You know those signs at the front of the roller coaster line? The ones that have a cartoon character holding out his arm and if you can walk under the arm you cannot ride the ride? I remember once my daughter scraped the underside of the sign and was not allowed on the ride. Literally, had she been wearing a different pair of shoes, she would have made it! But the standard was rigid. For good reason, too. Her safety was at stake.
We get into trouble, however, when we attempt to apply such rigid standards to other situations. Take public schools, for instance. The governor of Missouri, Matt Blunt, wants to make a blanket requirement that 65% of the money in each school district is spent in the classroom. Sounds okay as an idea, huh? But then I read that some really excellent school districts are not close to that level. I remember reading that Liberty school district spends about 58% of its money in the classroom, and it is one of the best in the state. To require Liberty to raise their in classroom spending to 65% would require the reduction of some of the other wonderful things they are currently funding - things like arts, sports, or professional clubs, perhaps.
Or take church membership, as another example. There are many who want to put really high standards on becoming a member of a church. For example, you must attend a certain percentage of worship services, or give a certain percentage of your income, or serve in a certain number of outreach opportunities per year, or confess particular sins, etc. These, among other things, are some of the standards that some churches require in order for someone to be a full member. If you cannot agree to meet the standards, you cannot be a member of the church. And I certainly agree that supporting your church with your prayers, presence, gifts, and service, as well as confessing your sin before God, are desirable activities for church members.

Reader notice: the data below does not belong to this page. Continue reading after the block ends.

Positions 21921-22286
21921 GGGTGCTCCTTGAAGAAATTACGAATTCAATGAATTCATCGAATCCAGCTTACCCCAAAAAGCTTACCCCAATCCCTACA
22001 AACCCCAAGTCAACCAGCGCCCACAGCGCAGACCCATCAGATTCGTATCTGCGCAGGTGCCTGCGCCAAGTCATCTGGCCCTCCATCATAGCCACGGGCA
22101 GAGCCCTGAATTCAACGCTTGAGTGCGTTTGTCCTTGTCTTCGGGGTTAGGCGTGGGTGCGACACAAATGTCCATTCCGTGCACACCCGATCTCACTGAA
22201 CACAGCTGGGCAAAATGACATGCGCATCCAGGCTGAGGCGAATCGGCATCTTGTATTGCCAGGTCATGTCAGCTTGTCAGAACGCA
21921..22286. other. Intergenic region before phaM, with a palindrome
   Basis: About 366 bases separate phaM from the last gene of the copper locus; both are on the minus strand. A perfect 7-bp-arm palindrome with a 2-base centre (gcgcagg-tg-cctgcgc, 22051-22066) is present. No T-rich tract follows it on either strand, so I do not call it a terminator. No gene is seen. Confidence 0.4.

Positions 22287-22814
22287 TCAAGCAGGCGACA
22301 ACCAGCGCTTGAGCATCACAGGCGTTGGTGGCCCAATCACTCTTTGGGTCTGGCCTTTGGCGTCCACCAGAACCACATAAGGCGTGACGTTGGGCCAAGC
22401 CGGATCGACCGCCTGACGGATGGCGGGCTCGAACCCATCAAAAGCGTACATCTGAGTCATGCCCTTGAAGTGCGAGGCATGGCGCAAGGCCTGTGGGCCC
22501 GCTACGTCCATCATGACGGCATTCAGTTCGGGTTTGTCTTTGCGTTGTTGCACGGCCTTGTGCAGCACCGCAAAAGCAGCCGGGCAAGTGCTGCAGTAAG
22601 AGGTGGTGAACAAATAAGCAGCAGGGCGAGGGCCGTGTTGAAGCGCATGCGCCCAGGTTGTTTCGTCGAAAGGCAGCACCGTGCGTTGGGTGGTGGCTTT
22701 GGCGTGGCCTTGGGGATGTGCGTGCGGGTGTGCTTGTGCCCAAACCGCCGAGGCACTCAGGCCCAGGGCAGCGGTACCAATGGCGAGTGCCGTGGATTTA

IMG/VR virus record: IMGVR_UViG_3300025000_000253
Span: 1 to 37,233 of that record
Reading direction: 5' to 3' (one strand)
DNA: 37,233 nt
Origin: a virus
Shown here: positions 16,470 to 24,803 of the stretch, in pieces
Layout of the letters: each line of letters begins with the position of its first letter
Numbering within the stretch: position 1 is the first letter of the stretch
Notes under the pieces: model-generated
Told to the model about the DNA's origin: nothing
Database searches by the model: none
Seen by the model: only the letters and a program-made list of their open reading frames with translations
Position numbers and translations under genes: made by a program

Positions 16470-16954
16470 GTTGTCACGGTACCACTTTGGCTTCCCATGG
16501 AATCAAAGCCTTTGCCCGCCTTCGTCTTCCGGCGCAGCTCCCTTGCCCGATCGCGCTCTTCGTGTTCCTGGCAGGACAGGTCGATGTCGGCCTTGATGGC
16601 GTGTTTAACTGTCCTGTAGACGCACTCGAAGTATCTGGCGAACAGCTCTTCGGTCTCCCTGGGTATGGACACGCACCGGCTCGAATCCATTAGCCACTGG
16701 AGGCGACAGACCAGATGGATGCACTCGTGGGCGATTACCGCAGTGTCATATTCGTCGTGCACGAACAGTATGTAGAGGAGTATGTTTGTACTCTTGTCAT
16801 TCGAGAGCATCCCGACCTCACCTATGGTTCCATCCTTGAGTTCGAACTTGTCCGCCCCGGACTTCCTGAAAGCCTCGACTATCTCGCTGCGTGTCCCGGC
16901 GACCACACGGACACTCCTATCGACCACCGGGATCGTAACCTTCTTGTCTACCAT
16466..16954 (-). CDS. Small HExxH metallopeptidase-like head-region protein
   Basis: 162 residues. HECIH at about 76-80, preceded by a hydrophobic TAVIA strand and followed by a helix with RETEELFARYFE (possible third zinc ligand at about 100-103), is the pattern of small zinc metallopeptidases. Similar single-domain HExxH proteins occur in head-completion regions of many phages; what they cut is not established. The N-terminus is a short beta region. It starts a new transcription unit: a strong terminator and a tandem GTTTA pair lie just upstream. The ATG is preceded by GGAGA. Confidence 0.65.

But do we go too far? When we assign rigid standards to becoming a church member, what have we done to the meaning of membership? Have we not changed church into something to which we belong rather than something that we are?
If you start a club, you can set your own standards for membership - high sign, secret handshake, whatever. Problem is, church is not a club. People do not "belong to" the church; people ARE the church. Just like that old Sunday School song says - "We are the church together." Church membership is not like joining a club, not a status symbol, not an item on one's resume, not access to a set of privileges denied to non-members. To set rigid standards on church membership is to demean the church by making it just one more club among many.
"High standard" churches tend to have a lot of people in them, however. Surely this fact would tend to lead us toward imposition of such rigid expectations for membership. Yes, if you are using numerical growth as your only assessment tool for "success." It is difficult to measure faithfulness, however. And to say that large membership churches are the only ones that are being faithful is just not truthful, and a gross oversimplification of reality. An incarnate relationship that invokes the presence of Christ requires only 2 or 3 to gather in his name.
The "mystic, sweet communion" that is the Church of Jesus Christ is so much more than artificially imposed standards can reflect. Anywhere, anytime, any group gathers in the name of Christ Jesus, there is the church. To say anything else, it seems to me, is shoddy ecclesiology. Let's take down the "You Must Be This Tall..." signs at our church doorways and start being the church again!